Usually, having a rich pool of batsmen is a good sign for a team. But that could also mean a lot of reshuffle. The ODI format has scope for flexibility and the options allow for players to move up and down the order, coming out of their comfort zones.
For India, besides the top three positions, the rest have been floating. Ajinkya Rahane, the Test No 5, was made to open in the first ODI in Dharamsala with Shikhar Dhawan and KL Rahul injured, scoring 33.
Late last year, he batted at No 4 or lower against South Africa, and against Australia this year. But Manish Pandey is set to retain the No 4 slot against New Zealand. It will be interesting to see who bats two down when Dhawan and Rahul return for the ODIs against England.
Spot set for series
For now, it will be Pandey. “Manish has done really well in the past,” said coach Anil Kumble. The 27-year-old scored an unbeaten 104 against Australia at the SCG in January at two-down. In Dharamsala, he chipped to midwicket on 17.
“He started off well in Dharamsala,” Kumble said. “In ODIs, you don’t have to have certain positions fixed; it all depends on the situation. So you could see someone else bat at 4 if we bat first or second. But Manish has showed a lot of promise and backed it up with performances. He is certainly the No 4 batsman.”
Rahane has been the most flexible in the line-up. He began his ODI career as an opener before being moved to the middle-order. He was demoted after struggling against the new ball versus England at home in 2013. And he lost his place last year due to his inability to up the run rate in Bangladesh, scoring 9 off 25.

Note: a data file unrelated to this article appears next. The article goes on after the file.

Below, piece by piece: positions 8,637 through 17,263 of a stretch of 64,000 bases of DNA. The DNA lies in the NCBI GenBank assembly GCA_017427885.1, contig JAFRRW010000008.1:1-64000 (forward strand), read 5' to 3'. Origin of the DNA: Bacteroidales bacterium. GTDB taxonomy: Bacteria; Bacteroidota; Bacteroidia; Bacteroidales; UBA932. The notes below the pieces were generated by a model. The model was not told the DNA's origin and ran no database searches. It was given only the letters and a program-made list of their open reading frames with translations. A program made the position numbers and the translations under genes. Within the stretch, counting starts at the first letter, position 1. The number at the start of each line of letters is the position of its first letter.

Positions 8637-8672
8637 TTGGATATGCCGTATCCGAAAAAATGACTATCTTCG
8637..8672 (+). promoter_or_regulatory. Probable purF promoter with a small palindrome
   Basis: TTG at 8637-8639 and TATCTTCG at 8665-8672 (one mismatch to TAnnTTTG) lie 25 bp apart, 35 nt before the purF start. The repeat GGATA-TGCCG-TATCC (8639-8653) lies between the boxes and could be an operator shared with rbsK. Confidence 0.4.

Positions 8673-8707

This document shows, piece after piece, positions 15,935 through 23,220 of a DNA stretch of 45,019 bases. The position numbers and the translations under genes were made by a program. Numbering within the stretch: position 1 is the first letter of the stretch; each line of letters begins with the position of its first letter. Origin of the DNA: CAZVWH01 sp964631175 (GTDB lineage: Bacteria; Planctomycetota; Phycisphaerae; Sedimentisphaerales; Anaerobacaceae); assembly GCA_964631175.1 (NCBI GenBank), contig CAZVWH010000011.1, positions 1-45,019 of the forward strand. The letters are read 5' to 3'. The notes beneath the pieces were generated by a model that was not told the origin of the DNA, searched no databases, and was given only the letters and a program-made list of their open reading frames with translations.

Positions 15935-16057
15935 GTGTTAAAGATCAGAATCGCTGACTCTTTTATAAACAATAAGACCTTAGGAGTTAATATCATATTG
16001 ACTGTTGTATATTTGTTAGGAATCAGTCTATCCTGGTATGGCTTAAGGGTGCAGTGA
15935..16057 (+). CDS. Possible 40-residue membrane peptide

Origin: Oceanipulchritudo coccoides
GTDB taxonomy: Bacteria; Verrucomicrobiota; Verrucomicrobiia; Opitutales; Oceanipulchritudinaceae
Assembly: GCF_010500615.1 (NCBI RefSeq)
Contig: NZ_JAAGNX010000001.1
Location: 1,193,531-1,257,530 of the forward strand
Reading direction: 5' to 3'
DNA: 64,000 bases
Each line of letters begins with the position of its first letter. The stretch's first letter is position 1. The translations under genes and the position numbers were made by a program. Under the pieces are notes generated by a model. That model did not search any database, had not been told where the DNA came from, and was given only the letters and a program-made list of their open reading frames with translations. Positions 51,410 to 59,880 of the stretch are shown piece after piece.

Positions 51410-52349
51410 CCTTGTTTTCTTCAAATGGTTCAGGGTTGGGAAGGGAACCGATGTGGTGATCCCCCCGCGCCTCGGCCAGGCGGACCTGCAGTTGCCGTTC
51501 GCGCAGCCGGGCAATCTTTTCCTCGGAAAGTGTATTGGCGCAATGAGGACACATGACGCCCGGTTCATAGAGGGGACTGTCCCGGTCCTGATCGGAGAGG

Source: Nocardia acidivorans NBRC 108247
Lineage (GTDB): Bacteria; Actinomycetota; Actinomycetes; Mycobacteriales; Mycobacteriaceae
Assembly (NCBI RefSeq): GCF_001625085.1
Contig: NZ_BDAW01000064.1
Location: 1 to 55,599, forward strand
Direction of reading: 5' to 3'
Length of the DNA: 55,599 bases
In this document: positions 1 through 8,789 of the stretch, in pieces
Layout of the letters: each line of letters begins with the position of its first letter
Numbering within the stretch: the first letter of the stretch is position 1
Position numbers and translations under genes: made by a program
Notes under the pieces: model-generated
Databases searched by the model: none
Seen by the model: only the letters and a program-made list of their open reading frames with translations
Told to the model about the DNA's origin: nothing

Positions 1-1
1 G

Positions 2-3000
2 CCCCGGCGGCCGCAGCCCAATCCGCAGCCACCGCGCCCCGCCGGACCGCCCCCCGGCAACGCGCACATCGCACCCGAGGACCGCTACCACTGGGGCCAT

In the Tri-series in Australia in January 2015, Rahane was promoted to open in the second match in Rohit’s absence. Against South Africa at the year end, he batted at No.3 but that adjustment saw Virat Kohli suffering a slight slump. After two games, Kohli was back at No 3 and Rahane moved to No 4. MS Dhoni then said the best position for Rahane was 4 as he would get time to settle down.
Top of the order
In Dharamsala, Rahane looked comfortable as opener. “Rahane certainly fits in at the top of the order, so that is one thing we will persist with,” added Kumble.
But Dhoni might face a problem of plenty against England in January. Rahane will again be expected to bat in different spots and Pandey may have to step aside.
“Yes, Rahane coming in at 4 does give us an option once Shikhar and Rahul are fit but we will only look at that when England come,” said Kumble.
“You probably would see a different batsman depending on the situation,” he said. “Looking at the Champions Trophy (in England next year), we will then decide who will open,” said Kumble, hinting that the team management could ask Rahane to partner Rohit with Dhawan sitting out.
While New Zealand aren’t playing to potential, India can test Pandey in different positions. He can dominate the bowling and settle down quickly. That is not the case with Rahane. But what makes him a contender for the No.4 spot over Pandey is the experience of 68 ODIs and match-winning contributions.